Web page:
A few days ago I read the following question: What is the most thought-provoking comment you accidentally overheard about yourself? As I reflected upon this question, thoughts about my grandfather came to mind.
I grew up very close to my Gramps. He lived a few blocks away from my parents. We’d go to the park, bake cakes together, draw animals (he was a great artist), work in his garden, and he taught me how to play poker at a young age.
We even shared a birthday. When I turned nine or ten, he bought me a pink corsage to wear to church. And he also bought himself a matching boutonniere — to show off to anyone who asked about it. He could then tell them that it was our birthday. When I turned fifteen (old enough to get a learner’s permit), he offered to teach me how to swear at other drivers.
When I was a senior in college, I received a phone call from my dad wherein he told me that Gramps was in the hospital. It was heart failure, and there wasn’t anything we could do except make Gramps comfortable and wait. I immediately ran to my apartment, packed up some things and drove back home.
It was my honor to take some time to sit in the small hospital room to keep Gramps company — just he and I — while other family members got lunch, rested, went to work, etc. Gramps wasn’t always lucid at this point and slept most of the time, but I’ll never forget his sweet expression and smile whenever he’d wake up and see me sitting there next to him.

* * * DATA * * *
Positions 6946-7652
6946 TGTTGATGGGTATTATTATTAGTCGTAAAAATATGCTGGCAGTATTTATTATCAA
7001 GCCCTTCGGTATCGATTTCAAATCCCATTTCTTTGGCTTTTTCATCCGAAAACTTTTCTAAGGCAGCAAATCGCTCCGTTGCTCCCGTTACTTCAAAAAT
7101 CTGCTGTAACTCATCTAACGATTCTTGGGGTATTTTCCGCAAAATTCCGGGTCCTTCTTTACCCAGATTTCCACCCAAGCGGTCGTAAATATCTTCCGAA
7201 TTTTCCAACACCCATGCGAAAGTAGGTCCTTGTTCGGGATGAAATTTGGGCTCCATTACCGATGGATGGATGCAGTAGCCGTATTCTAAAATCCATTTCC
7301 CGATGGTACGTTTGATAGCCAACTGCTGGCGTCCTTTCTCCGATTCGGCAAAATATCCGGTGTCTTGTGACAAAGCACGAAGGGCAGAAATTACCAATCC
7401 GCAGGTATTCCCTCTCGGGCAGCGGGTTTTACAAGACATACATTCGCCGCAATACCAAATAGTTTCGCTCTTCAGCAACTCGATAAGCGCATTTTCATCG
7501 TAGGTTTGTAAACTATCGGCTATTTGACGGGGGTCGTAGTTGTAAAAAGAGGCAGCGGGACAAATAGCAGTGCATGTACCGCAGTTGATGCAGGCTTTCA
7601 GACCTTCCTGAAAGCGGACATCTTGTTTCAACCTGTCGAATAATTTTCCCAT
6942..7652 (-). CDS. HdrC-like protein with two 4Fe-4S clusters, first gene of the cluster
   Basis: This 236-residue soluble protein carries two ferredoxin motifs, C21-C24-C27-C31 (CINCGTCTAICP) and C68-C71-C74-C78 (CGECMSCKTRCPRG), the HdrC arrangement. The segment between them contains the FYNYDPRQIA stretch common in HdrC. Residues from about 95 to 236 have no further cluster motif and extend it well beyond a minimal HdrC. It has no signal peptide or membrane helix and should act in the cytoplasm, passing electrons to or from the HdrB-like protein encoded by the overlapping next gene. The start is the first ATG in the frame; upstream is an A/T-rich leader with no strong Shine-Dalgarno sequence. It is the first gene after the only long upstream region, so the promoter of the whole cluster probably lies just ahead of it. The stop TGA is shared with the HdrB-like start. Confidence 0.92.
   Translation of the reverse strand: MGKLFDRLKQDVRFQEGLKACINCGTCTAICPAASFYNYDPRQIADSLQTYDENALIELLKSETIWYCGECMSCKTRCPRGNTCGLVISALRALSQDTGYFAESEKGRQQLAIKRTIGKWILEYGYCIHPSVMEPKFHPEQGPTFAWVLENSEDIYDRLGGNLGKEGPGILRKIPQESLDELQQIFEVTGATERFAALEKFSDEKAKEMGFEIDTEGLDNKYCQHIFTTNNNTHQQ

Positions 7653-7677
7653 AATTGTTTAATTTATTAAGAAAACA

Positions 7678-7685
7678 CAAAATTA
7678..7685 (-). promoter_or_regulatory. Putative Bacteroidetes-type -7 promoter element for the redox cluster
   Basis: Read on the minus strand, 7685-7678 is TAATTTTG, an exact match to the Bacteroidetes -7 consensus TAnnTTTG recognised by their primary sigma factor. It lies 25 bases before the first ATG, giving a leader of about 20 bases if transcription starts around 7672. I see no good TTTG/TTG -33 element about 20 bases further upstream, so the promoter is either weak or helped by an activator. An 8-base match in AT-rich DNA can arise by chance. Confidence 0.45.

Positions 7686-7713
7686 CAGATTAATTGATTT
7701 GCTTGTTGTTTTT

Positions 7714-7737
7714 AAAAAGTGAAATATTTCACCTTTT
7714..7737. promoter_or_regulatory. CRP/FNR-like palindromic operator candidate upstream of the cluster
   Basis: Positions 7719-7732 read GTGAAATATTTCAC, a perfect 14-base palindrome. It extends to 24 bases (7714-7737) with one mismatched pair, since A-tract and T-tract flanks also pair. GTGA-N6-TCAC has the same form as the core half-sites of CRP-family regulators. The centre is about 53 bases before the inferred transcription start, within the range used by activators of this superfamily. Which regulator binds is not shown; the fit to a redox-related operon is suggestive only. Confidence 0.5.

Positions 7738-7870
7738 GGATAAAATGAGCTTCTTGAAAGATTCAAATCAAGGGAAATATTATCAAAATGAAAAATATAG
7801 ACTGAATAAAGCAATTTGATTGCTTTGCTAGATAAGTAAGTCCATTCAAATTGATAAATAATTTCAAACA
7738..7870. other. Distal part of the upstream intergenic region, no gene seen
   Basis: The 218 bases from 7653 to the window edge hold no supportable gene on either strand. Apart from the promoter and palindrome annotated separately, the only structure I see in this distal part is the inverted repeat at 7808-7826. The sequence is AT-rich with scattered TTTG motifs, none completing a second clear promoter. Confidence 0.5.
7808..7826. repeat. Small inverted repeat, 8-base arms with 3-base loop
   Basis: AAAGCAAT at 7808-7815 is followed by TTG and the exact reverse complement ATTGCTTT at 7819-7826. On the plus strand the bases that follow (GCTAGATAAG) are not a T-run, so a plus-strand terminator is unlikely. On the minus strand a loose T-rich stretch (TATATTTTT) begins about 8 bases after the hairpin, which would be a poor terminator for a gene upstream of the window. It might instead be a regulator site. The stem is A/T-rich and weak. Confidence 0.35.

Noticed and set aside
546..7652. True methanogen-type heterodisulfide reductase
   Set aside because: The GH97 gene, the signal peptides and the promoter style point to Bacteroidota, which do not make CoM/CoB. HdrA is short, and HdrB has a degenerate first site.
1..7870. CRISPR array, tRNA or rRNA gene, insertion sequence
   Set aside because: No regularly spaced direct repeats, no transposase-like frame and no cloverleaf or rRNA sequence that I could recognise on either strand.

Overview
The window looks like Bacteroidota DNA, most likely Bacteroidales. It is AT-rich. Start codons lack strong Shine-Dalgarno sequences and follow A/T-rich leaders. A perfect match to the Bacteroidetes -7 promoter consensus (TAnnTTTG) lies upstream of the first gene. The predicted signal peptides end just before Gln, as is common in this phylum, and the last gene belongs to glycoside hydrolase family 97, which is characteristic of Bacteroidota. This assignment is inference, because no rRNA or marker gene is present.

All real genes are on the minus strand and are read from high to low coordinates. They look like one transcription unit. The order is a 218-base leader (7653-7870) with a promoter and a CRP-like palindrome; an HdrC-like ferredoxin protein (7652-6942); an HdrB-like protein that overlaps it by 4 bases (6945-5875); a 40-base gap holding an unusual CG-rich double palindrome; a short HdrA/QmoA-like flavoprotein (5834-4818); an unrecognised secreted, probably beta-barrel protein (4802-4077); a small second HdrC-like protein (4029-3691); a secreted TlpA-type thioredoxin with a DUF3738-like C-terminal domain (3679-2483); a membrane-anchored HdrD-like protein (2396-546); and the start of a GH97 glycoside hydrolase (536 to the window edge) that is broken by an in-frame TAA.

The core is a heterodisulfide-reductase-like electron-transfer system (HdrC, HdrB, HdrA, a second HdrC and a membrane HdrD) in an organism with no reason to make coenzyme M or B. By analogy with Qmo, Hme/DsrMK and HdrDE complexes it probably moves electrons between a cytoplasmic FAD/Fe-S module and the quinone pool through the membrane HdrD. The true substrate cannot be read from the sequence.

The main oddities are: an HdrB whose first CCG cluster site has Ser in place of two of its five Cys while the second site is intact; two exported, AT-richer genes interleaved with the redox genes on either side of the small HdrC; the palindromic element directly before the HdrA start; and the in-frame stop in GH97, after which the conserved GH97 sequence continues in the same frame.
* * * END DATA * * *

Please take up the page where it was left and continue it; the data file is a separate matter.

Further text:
Eventually my dad showed up and I decided to let him spend some alone time with his father. I slipped into the bathroom so that I could wash my hands before heading back to my parents’ house. While in there, I overheard Gramps say, “Well, John (my dad’s name), you’ve got some really good kids. Not a bad apple in the whole bunch.”
My dad responded jokingly, “Except for that Nicole (me).”
Gramps must have not picked up on my father’s sarcasm, because he got a little indignant in defending me. He said sternly, “No. Especially Nicole. She’s especially one of the good ones.” I finished washing my hands and came back out. I said my goodbyes, not knowing that this would be the last time that I’d see my Gramps when he was conscious.
While it may not seem thought-provoking in and of itself, I’ve thought back on Gramps’s last words about me often. It happened a little over a decade ago, but even today I try to be the kind of person that my Gramps thought I was. And if I ever find myself confronted with choices or moments where I’m inclined to act like a “bad apple,” I remember that I’m supposed to be one of the good ones.
Even right this second, as I rock my newborn son – who refuses to let his mother sleep in (or sleep at all) — I think about all the ways I hope that he’ll be a “good apple,” because that’s the sort of legacy I want to instill.
Because my son, after all, descended from my Gramps – the best apple of them all.
Nicole Noel Trinnaman is a Wyoming native who lives in Cheyenne. Her email address is: firstname.lastname@example.org
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